Voters say they hate them.
Candidates often promise not to use them.
But yet, they have invaded our airwaves, flooded our phone lines, and have snuck into our homes with the rest of the mail. Almost everyone is disgusted by it. The candidates themselves complain that it distracts voters from the issues.
Why, then, does negative campaigning continue?
Some would say, because negative advertisements have been a fixture of political campaigning for more than 200 years. Others believe voters are swayed just as much by their emotional reaction as by their reason. Over the years, the tactics have changed as shrewd analysts and campaign managers have designed ways to maximize the impact of a message by taking the focus off of the issues at hand and giving us instead an irrational dislike for the targeted candidate. But despite the objections of voters and the "don't-blame-me" positions candidates often try to take, the ads likely aren't going anywhere.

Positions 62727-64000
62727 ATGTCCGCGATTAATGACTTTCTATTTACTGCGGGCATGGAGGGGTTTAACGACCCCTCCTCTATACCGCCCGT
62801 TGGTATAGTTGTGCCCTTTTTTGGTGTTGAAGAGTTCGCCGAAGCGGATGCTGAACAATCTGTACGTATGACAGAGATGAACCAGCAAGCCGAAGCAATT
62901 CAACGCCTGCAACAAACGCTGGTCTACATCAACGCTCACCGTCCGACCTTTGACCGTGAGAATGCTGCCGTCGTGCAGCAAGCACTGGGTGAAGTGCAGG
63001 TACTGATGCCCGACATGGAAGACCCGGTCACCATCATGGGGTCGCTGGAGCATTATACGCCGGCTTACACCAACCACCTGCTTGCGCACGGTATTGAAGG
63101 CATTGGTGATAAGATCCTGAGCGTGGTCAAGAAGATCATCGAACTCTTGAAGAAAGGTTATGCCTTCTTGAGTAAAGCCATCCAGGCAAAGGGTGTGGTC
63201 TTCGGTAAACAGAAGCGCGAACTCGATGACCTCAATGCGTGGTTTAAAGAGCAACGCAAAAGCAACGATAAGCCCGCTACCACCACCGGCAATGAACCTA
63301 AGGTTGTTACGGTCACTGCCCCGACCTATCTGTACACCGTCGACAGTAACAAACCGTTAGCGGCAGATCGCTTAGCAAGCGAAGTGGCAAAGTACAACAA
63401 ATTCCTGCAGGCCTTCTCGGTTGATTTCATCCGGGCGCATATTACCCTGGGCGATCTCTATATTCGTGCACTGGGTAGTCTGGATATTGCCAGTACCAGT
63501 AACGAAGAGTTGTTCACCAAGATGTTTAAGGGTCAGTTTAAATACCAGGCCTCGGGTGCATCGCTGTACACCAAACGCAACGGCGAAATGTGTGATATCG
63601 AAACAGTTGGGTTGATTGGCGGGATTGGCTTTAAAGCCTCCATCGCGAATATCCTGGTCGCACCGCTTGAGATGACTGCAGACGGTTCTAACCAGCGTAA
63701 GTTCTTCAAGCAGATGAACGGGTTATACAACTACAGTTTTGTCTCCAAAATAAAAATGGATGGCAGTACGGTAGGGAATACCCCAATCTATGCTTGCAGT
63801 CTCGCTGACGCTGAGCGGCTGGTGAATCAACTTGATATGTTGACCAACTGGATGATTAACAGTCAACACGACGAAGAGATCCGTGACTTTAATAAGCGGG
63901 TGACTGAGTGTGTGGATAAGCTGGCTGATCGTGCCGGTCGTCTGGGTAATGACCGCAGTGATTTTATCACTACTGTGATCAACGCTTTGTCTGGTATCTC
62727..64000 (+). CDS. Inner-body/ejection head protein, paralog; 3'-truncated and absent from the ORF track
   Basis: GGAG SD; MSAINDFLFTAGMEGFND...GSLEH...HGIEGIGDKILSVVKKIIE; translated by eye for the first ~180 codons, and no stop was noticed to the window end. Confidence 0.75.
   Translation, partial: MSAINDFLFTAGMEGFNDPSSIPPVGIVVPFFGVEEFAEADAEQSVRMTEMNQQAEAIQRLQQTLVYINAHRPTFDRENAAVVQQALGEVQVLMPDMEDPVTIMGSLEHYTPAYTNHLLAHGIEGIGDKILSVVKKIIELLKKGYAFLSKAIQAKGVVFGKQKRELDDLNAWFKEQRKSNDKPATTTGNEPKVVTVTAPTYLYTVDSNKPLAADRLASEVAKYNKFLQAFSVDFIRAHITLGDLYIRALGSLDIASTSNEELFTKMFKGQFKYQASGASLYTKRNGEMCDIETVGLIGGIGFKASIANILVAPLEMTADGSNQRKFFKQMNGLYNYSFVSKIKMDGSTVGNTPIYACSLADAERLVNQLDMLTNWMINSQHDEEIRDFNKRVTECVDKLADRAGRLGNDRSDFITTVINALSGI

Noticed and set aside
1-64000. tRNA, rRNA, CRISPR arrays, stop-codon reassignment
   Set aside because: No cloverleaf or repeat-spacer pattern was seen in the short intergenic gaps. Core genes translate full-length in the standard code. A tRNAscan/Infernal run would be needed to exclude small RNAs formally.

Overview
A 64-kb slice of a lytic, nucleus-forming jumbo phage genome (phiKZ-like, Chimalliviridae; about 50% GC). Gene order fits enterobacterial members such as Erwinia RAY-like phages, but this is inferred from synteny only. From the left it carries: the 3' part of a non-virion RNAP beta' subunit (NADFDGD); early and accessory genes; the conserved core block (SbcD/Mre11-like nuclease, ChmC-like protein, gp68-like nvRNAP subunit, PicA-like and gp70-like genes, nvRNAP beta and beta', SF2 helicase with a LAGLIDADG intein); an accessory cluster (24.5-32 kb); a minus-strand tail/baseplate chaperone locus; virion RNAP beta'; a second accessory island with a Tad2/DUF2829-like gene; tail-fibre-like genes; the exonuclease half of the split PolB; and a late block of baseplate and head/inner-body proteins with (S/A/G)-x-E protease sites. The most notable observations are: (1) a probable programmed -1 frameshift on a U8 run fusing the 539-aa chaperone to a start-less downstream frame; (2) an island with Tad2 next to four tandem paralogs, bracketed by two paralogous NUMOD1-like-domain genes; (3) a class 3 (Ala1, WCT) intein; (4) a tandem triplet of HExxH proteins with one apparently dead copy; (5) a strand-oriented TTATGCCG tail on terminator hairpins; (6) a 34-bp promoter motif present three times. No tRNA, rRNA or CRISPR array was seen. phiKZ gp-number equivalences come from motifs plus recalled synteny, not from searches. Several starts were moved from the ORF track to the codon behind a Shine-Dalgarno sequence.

While part of the controversy lies in the definition of a "negative" ad. Some candidates will view any ad that mentions the opponent as an attack, while others might say that an ad that points out where each candidate stands isn't necessarily negative. And, it has also been argued that a candidate must stoop just as low as his opponent with the negative ads.
They say that negative ads work only in two situations; when you are incredibly desperate or when you're incredibly close to the end.
In my opinion, negativity is just that; negativity. Like they say “if it walks like a duck, talks like a duck, then more than likely it’s a duck”. It’s as easy as that, I often find that we as the people are almost as responsible as those that are stooping to these levels. Yes, this has been a fixture for more than 200 years, but when does it stop?